Collectors supported despite HOA ban on Class C vehicles for outdoor parking

A savvy car collector told Reddit how he outwitted his homeowners association (HOA) when they tried to get their residents to keep only one vehicle in the driveway.

The collector, u/Independent-Grape586, shared his story with the subreddit r/MaliciousCompliance, which collects stories of people who follow rules closely, even if they don’t actually follow the spirit in which those rules were intended. The original poster (OP) received over 19,100 upvotes and 1,100 comments for his post: “My HOA will learn that I absolutely abide by the letter of the law.”

The OP explains that all the vehicles he has – two cars, four motorcycles, and an RV – all drive and have insurance. Four people with a driver’s license also live in his household. While he typically stored all of these vehicles in his garage, u/Independent-Grape586 saw an opportunity when he saw that his HOA rules allowed “only one Class C vehicle” in each driveway.

There are typically three main classes of driver’s license in the United States: Class A, which allows the holder to drive large vehicles such as tractor-trailers, tank trucks, and pickup trucks; Class B, which allows drivers to use large buses and small dump trucks; and Class C, the most common type of license that applies to standard vehicles, as well as vehicles capable of carrying 16 or more passengers not already described in the other classes, according to the Department of Transportation.

However, the class designation refers to the license, not to the vehicle type. There is no such thing as a “Class C vehicle”, a fact the OP used to his advantage.

“I put 5 vehicles in my driveway,” wrote u/Independent-Grape586. “The letters came. I was able to dump them quickly after asking them the legal definition of a Class C vehicle. No fines paid.”

A year later, the HOA changed its rules to allow up to three vehicles per entrance. But the OP was undeterred and did some research. He discovered that the HOA did not cover public roads that had been ceded to the city – in what OP speculates was “an attempt to avoid having to pay the maintenance bill”.

“The HOA had no authority to stop people from parking on a public street. So I moved two vehicles in my very narrow street. One in front of my house and one right across the street from my neighbor’s house,” u/Independent-Grape586 wrote. “Now the only vehicles that could safely drive past my house were motorcycles and the one guy with a fancy car.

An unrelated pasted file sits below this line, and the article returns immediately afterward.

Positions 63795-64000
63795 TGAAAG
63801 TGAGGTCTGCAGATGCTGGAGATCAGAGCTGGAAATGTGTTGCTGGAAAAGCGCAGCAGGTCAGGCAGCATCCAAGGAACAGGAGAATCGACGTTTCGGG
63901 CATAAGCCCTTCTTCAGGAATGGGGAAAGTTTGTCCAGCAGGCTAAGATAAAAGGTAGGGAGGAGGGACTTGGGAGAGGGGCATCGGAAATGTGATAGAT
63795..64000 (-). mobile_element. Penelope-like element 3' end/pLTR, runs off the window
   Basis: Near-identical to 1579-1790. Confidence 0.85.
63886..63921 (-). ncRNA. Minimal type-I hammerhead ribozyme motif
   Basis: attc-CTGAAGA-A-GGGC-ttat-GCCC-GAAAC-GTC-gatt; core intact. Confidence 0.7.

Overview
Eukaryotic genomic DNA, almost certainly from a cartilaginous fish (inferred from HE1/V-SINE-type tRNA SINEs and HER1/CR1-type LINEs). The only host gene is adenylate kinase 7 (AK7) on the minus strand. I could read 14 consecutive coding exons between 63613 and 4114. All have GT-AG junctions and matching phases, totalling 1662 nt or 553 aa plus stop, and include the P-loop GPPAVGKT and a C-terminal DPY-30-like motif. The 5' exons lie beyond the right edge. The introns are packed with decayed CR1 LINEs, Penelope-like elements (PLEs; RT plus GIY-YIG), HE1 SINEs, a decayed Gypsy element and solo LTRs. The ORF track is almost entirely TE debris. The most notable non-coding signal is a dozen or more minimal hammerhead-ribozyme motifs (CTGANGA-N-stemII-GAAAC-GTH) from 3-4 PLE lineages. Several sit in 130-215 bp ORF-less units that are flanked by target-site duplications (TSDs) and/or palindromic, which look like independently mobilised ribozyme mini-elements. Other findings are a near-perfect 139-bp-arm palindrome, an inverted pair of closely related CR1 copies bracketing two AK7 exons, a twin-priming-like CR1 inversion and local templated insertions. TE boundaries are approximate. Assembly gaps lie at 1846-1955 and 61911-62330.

“It was wonderful. My street is a major artery in and out of the neighborhood. Lots of detours and back trips for people to get home or work,” he continued. “They are the ones who did the rest of the work for me. Complaints and calls to the HOA President led to another rule change vote. Now my driveway is open to any number of legally registered vehicles.

“It fits 9…I need more cars,” he added with a smiling face.

Car collector hoa viral reddit malicious compliance
A car collector was praised for outsmarting his HOA to park his collection in his driveway.
iStock/Getty Images

news week has published a number of stories about combat with HOAs. A man was fined after not moving his truck for two days as the HOA therefore deemed it unroadworthy. To avoid the fines, he set the truck to make “noisy as hell” and then parked in front of the HOA president’s house to start the engine to prove his truck was actually running.

Another HOA was criticized for telling a disabled war veteran to remove a wheelchair ramp. The reason? It wasn’t made from the “right color” of wood. After threatening the HOA with a lawsuit under the Americans with Disabilities Act, she dropped the lawsuit.

And in one instance, a HOA tried to force its residents to attend a mandatory flea market, with 10 percent of the proceeds going to the HOA. In addition, the HOA required people to sell “luxury goods.” Residents were also told to use Stripe, a credit card processing app, so the HOA could monitor profits – but that residents would be hooked for fees.

Redditors applauded u/Independent-Grape586 for fighting the HOA.

“Had a similar issue with my HOA. They have decided that I cannot park my truck and trailer on the street in front of my house. They sent me a penalty notice,” u/WinginVegas wrote. “I replied that I was legally parked and they couldn’t regulate the city’s streets. They stated that there was a state law that allowed HOA to manage roads in their community, but they skipped the part that applied only to gated communities where they did maintenance.

“I received a letter from the city’s parking director saying only the city can regulate parking and that a truck and trailer was legal for 72 hours and then had to be moved, but there were no distance rules on how far it was.” had to be moved. They quickly shut up,” they added.

“A town I used to live in got in trouble with that. They used license plate scanners for traffic enforcement and issued fines if the same license plate was recorded in consecutive scans longer than the allowed parking time. The court has ruled that since the system couldn’t prove the vehicle was in the same spot – just anywhere on the scanned road – it wasn’t valid evidence of a parking violation,” added u/archbish99.

“My favorite first step when dealing with HOAs is to look up their license/registration. This varies by location, but in my area the law requires HOAs to be registered annually. If they don’t, then nothing they’re requesting is legal,” u/Cakeeater suggested. Collectors supported despite HOA ban on Class C vehicles for outdoor parking

Rick Schindler

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